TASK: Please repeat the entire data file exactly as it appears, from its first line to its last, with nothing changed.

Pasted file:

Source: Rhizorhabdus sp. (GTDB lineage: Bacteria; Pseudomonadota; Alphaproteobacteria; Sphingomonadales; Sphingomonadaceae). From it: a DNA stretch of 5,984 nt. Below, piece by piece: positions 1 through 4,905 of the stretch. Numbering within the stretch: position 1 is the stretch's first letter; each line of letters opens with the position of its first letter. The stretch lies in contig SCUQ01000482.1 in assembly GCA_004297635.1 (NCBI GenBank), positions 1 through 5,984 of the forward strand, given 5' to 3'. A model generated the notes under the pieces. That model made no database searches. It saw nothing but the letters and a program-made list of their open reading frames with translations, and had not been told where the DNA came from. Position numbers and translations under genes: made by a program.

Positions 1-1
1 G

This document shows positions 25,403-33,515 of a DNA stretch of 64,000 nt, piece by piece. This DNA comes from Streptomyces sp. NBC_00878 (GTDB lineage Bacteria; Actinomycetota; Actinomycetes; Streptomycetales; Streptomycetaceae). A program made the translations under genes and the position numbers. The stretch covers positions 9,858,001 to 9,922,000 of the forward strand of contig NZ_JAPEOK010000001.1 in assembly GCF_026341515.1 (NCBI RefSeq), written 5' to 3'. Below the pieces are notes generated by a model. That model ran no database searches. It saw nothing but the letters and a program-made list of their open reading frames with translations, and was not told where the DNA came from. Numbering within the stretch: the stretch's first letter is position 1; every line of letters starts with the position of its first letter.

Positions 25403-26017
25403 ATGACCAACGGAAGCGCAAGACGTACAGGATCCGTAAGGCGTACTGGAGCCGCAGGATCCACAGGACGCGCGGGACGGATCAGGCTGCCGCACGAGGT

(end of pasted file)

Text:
Source: Rhizorhabdus sp. (GTDB lineage: Bacteria; Pseudomonadota; Alphaproteobacteria; Sphingomonadales; Sphingomonadaceae). From it: a DNA stretch of 5,984 nt. Below, piece by piece: positions 1 through 4,905 of the stretch. Numbering within the stretch: position 1 is the stretch's first letter; each line of letters opens with the position of its first letter. The stretch lies in contig SCUQ01000482.1 in assembly GCA_004297635.1 (NCBI GenBank), positions 1 through 5,984 of the forward strand, given 5' to 3'. A model generated the notes under the pieces. That model made no database searches. It saw nothing but the letters and a program-made list of their open reading frames with translations, and had not been told where the DNA came from. Position numbers and translations under genes: made by a program.

Positions 1-1
1 G

This document shows positions 25,403-33,515 of a DNA stretch of 64,000 nt, piece by piece. This DNA comes from Streptomyces sp. NBC_00878 (GTDB lineage Bacteria; Actinomycetota; Actinomycetes; Streptomycetales; Streptomycetaceae). A program made the translations under genes and the position numbers. The stretch covers positions 9,858,001 to 9,922,000 of the forward strand of contig NZ_JAPEOK010000001.1 in assembly GCF_026341515.1 (NCBI RefSeq), written 5' to 3'. Below the pieces are notes generated by a model. That model ran no database searches. It saw nothing but the letters and a program-made list of their open reading frames with translations, and was not told where the DNA came from. Numbering within the stretch: the stretch's first letter is position 1; every line of letters starts with the position of its first letter.

Positions 25403-26017
25403 ATGACCAACGGAAGCGCAAGACGTACAGGATCCGTAAGGCGTACTGGAGCCGCAGGATCCACAGGACGCGCGGGACGGATCAGGCTGCCGCACGAGGT